Wrinkled brows, a tight jaw, and eyes wide with dilated pupils. Legs cross and uncross, fingers pick cuticles then press the forehead. Breath fills lungs then exits before reaching the stomach.
I observe the body language of a client seated across from me. Caught in the turbulence of her mind, she’s disconnected from the now-moment and her body.
She speaks rapidly, seeking safety in potential solutions too many to track. “What if” this and “maybe that?” Underneath what she’s saying, I hear, “If I just do that, I won’t have to feel this.”
Softly, I name what I’m sensing. Her eyes water in response. Her throat tightens, and she looks into her lap. Tears slide into the corners of her mouth. Energy flows through her body once more. She’d been holding on tightly and just needed a safe space to feel before moving into a calmer, more spacious state.
So many of us cope with our fears of feeling—and with our fears in general—by escaping into our minds and seeking solutions or distractions. It’s a behavior that helped us feel safer when we were too young, too small, or too vulnerable to deal directly with actual threats. Over time, this became habitual and we never learned that it was safe to simply feel.
But the mind is no refuge. It can create all sorts of thought forms, including worst-case scenarios to which our nervous systems respond as though the scenarios are happening right here and right now.
I invited my client, and I invite you, to soothe your frazzled nerves, ease your anxiety, and create a safe space to tolerate your emotions by engaging in an exercise I use daily, as frequently as necessary (you can’t overdose).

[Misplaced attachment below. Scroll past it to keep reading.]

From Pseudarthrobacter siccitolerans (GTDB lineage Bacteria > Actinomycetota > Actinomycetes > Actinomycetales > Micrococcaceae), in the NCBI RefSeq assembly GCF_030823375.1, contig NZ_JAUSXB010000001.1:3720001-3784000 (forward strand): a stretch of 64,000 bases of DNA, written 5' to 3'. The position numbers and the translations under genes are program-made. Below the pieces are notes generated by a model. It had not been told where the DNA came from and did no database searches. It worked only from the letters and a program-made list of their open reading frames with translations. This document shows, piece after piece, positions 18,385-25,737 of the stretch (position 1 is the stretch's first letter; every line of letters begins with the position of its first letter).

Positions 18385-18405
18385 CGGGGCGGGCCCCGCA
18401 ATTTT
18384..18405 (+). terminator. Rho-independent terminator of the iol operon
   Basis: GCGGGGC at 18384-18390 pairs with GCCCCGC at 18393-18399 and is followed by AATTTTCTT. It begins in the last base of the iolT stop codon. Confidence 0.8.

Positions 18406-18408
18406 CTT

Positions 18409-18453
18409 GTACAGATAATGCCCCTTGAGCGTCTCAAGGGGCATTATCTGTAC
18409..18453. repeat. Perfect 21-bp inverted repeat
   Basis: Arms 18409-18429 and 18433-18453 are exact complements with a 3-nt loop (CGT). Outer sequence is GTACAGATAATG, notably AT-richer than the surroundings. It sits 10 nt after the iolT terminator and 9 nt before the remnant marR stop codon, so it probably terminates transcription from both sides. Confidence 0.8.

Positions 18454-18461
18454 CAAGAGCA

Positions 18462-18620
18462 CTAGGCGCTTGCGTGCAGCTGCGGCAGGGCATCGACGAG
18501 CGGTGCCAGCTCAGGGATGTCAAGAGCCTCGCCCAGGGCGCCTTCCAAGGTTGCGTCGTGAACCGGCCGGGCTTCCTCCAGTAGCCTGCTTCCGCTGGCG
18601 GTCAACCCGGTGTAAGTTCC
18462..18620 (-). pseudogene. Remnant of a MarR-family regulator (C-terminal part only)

First, connect with your breath by simply noticing it. Then exhale, squeezing out the oxygen from your pulled-in abdomen so that when you again inhale, you fill your belly first and then your lungs. Notice the sensations in your body as you breathe. If you feel the urge to cry, to yell into a pillow, to grunt, to squeeze your pinky fingers with your ring fingers and thumbs, allow yourself the release.
Feel the heaviness of your body. Mother Earth holds you close to her through gravity. You’re safe; she won’t let you float away. Visualize this and track any emotional response.
Again notice your breath and your body’s weight, held up by Earth; she prevents you from falling through. Linger here for a while, noting the experience of being embraced and supported by Earth. See if you can take in her nourishment. What is it like?
Imagine your hearbeat in sync with the Earth’s. You are an extension of her, made of the same vitamins and minerals and nearly the same percentage of water. The stardust that comprises her is in you as well. Hang out with these truths for a a few minutes.
Extend your awareness to your five senses, noticing sounds, colors, smells, the taste of your mouth, the temperature of your skin. Remember your breath and that Earth breathes through you.
Explore the now. What is true in this moment? Not the next hour. Not even tomorrow or next year. Can you stay here a while longer? Can you carry the now-moment into the next moment, then into the next? Can you remember that this quality of presence, that this stillness, is available to you any time you need it?
Can you remember too that you don’t have to do any of this alone? You’re supported by something greater than yourself, that which is as miraculous and divine as you. Carry a photo of Earth with you as a resource, if it helps. Consider connecting with her directly when your feelings are more intense.
Nuzzle into a tree. Press your cheeks to some grass. Allow her to cool you with ocean waves or to blanket you in sunlight. She’ll never leave you. She’s here for you always.
—Allison Brunner, LCSW, RM, Body Talks Therapy